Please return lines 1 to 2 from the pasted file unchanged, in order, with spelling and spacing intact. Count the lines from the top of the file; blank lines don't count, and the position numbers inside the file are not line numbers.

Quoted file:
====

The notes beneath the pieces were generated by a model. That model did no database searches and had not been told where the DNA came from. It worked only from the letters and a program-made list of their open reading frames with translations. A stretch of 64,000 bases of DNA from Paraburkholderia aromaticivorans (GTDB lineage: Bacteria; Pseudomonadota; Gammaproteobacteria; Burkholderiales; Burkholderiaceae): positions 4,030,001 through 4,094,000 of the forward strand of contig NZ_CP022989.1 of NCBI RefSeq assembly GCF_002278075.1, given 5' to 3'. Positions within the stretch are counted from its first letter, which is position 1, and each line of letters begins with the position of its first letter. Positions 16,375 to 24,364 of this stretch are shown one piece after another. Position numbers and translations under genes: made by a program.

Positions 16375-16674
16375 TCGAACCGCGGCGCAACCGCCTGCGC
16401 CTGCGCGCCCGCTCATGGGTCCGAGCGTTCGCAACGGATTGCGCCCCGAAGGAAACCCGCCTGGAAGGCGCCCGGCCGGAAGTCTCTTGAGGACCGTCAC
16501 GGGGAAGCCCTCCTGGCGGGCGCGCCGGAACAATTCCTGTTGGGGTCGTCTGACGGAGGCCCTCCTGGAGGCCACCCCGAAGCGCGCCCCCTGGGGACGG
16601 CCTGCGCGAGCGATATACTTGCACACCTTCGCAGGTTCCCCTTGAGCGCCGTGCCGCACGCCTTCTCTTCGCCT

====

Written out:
The notes beneath the pieces were generated by a model. That model did no database searches and had not been told where the DNA came from. It worked only from the letters and a program-made list of their open reading frames with translations. A stretch of 64,000 bases of DNA from Paraburkholderia aromaticivorans (GTDB lineage: Bacteria; Pseudomonadota; Gammaproteobacteria; Burkholderiales; Burkholderiaceae): positions 4,030,001 through 4,094,000 of the forward strand of contig NZ_CP022989.1 of NCBI RefSeq assembly GCF_002278075.1, given 5' to 3'. Positions within the stretch are counted from its first letter, which is position 1, and each line of letters begins with the position of its first letter. Positions 16,375 to 24,364 of this stretch are shown one piece after another. Position numbers and translations under genes: made by a program.

Positions 16375-16674